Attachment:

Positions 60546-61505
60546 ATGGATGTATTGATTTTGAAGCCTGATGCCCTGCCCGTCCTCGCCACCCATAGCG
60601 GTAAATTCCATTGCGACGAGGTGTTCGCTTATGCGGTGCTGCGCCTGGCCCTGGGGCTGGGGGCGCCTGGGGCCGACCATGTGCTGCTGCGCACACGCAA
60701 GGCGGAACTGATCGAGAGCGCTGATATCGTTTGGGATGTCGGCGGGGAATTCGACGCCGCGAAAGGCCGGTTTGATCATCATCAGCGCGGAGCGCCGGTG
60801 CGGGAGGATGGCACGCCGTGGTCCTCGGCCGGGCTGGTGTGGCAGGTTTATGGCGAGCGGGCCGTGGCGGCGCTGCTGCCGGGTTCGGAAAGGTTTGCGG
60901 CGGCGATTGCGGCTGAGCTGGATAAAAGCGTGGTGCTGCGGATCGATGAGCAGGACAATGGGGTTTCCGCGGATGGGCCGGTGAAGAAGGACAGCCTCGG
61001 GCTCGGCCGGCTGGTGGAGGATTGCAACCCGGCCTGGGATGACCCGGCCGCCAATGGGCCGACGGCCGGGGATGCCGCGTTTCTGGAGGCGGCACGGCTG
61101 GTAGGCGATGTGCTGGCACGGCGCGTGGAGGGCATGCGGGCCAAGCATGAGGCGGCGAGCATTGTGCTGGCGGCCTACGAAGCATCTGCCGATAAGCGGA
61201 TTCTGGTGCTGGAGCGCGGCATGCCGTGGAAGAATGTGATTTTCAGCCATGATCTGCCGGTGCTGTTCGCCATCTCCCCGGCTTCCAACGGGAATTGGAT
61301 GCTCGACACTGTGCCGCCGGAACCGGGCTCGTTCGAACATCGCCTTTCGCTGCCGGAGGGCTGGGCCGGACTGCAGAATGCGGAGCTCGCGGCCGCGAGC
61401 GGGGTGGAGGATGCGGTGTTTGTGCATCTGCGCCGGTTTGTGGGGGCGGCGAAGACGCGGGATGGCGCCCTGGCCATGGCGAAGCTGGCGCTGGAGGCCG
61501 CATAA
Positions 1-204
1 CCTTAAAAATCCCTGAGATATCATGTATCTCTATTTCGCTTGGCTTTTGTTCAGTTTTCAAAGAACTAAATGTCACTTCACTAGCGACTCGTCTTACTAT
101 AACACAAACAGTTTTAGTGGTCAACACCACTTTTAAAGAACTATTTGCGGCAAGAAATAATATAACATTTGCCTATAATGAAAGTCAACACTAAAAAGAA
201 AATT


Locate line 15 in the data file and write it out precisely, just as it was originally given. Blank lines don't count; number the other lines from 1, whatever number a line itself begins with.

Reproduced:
101 AACACAAACAGTTTTAGTGGTCAACACCACTTTTAAAGAACTATTTGCGGCAAGAAATAATATAACATTTGCCTATAATGAAAGTCAACACTAAAAAGAA